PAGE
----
The Philadelphia Phillies and free agent starting pitcher A.J. Burnett agreed to a one-year deal worth $16 million Wednesday. The news comes on the same day star lefty Cole Hamels announced he might not be ready in time for the start of the regular season due to shoulder tendinitis.
Burnett, 37, is coming off a season in which he went 10-11 with a 3.30 ERA (his lowest since 2002), and 209 strikeouts in 191 innings for the Pittsburgh Pirates.
His last two seasons in Pittsburgh helped him get back on track in his career after what was considered to be a disastrous 2009-2011 with the New York Yankees where he went 34-35 with a 4.79 ERA.
The Phillies needed to make this move, as their rotation has some question marks around it heading into the 2014 season. Cliff Lee and Cole Hamels are obvious locks, but pitchers Roberto Hernandez, Kyle Kendrick, and Jonathan Pettibone will be competing for the fourth and fifth starting job.
Burnett will now fit in nicely in the number three spot and will bring even more of a veteran presence to the rotation.
“I have met him quite a few times when he was with Toronto,” Hamels said before news broke about the deal. “He’s got unbelievable talent. Unfortunately, I think he kept us away from another ring [in the 2009 World Series]. What he brings to the table is great. If we’re able to get him, it only helps us out. It doesn’t hurt us. He’s another veteran who has good experience and a good repertoire. I know he is pretty charismatic. He would be good for us.”
Whenever you first look at the price tag, you have to wonder why would the Phillies make this move?
They are already heavily invested into Jimmy Rollins, Ryan Howard, Cole Hamels, Cliff Lee, and Jonathan Papelbon. With Burnett now in the mix at $16 million this season, the Phillies payroll is set to be around $174 million, with the luxury tax now at $189 million.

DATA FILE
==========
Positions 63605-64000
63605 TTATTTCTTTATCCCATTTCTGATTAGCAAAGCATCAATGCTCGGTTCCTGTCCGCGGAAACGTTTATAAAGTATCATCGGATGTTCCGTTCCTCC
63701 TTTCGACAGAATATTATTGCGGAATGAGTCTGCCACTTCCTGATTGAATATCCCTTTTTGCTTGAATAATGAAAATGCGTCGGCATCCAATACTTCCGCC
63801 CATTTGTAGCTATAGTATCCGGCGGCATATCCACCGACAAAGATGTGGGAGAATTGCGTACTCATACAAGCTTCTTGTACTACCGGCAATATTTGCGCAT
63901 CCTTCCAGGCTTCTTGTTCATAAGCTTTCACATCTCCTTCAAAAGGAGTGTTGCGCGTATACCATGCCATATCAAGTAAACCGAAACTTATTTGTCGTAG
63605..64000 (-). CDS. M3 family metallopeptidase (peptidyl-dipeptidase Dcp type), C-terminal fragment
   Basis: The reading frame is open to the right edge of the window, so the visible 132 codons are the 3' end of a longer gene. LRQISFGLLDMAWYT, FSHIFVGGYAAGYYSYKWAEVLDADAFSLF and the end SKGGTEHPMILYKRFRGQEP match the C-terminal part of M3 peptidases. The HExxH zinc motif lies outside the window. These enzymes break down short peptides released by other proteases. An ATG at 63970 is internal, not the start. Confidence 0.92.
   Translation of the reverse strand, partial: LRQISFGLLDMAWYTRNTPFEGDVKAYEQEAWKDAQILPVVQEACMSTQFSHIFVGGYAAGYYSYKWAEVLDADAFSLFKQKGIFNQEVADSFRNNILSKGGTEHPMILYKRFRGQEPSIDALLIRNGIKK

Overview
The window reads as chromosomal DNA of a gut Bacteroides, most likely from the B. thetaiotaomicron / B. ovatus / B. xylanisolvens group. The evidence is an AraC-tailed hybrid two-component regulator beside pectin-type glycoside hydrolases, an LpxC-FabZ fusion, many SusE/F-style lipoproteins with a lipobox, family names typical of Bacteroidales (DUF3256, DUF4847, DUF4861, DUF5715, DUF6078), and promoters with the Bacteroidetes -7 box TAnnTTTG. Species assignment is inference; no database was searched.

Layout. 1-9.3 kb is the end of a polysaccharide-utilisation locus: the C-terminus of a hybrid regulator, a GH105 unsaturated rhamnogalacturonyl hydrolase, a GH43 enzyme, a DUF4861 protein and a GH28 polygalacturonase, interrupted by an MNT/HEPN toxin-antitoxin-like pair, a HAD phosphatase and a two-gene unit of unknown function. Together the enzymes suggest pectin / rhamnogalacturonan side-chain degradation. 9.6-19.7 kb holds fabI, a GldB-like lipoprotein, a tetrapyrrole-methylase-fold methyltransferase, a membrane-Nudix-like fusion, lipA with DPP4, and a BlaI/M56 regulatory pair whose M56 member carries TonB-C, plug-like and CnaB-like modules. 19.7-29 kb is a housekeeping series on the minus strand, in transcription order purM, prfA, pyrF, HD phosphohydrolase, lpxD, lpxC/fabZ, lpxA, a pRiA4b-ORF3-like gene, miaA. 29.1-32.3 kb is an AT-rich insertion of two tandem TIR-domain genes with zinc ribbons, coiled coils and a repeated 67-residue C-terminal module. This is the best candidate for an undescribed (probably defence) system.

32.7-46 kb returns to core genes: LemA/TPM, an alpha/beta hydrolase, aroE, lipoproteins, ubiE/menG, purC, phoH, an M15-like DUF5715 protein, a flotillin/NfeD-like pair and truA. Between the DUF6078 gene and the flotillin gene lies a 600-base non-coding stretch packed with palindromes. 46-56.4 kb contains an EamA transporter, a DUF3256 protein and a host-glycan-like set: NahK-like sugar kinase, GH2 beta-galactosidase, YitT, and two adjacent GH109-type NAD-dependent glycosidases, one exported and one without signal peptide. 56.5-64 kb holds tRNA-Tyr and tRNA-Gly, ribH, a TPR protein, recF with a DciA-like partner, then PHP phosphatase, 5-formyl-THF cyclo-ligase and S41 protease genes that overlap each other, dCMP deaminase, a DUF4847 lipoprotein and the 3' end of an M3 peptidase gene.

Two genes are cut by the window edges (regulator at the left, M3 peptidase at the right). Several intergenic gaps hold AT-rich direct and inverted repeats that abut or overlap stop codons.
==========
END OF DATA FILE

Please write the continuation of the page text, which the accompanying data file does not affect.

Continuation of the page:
That’s quite a high amount for a team that is coming off of 89 losses last season.
So why Burnett? The Phillies must feel that they needed to make this move to secure depth in their rotation to stay relevant in their division. The front office must also think that if the team is healthy, they will be able to compete with the powerhouse Washington Nationals and Atlanta Braves in the National League East.
The only problem is that the Phillies haven’t been that in quite some time and it might be due to having an older core group of players. Ryan Howard, Chase Utley, Marlon Byrd, and Carlos Ruiz are all 35. Ryan Howard is 34. The entire season could depend on the health of these veteran players who haven’t fared well in the health department the last couple seasons.
For example, the most notable key piece that has been missing is first baseman Ryan Howard, who has only played in 151 games over the last two seasons. Imagine if he can finally get back to at least a shell of what he once was during his MVP days.
That would dramatically improve a Phillies team that only ranked 13th in the NL in runs, 14th in walks, and ninth in home runs. They desperately need another big season from their big guy. Let’s just say the Phillies are hopeful. Howard is again healthy, and he could change the look of that lineup.
Now they are hopeful with Burnett in the middle of the pitching mix. Yes, he is no youngster at 37 years old, but he is coming off two fantastic years with the Pittsburgh Pirates. He has proven he still knows how to pitch, and how to pitch effectively. When the Phillies are healthy, they will be a much better team than we saw in 2013.
If they can finally stay that way, Burnett in the middle of this rotation makes the Phillies that much more of a threat in the National League East.